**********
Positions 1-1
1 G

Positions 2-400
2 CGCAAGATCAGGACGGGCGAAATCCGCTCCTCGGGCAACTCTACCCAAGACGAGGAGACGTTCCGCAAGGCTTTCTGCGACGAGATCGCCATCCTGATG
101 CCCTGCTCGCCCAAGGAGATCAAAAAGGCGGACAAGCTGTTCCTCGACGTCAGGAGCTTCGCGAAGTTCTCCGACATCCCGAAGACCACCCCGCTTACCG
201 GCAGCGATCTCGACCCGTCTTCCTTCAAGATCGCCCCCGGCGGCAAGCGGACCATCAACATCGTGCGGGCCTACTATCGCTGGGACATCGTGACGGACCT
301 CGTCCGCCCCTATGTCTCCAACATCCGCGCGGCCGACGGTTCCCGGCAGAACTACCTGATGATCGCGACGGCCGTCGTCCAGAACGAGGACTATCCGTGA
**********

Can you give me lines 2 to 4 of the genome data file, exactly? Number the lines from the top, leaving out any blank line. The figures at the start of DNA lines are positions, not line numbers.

1 G

Positions 2-400
2 CGCAAGATCAGGACGGGCGAAATCCGCTCCTCGGGCAACTCTACCCAAGACGAGGAGACGTTCCGCAAGGCTTTCTGCGACGAGATCGCCATCCTGATG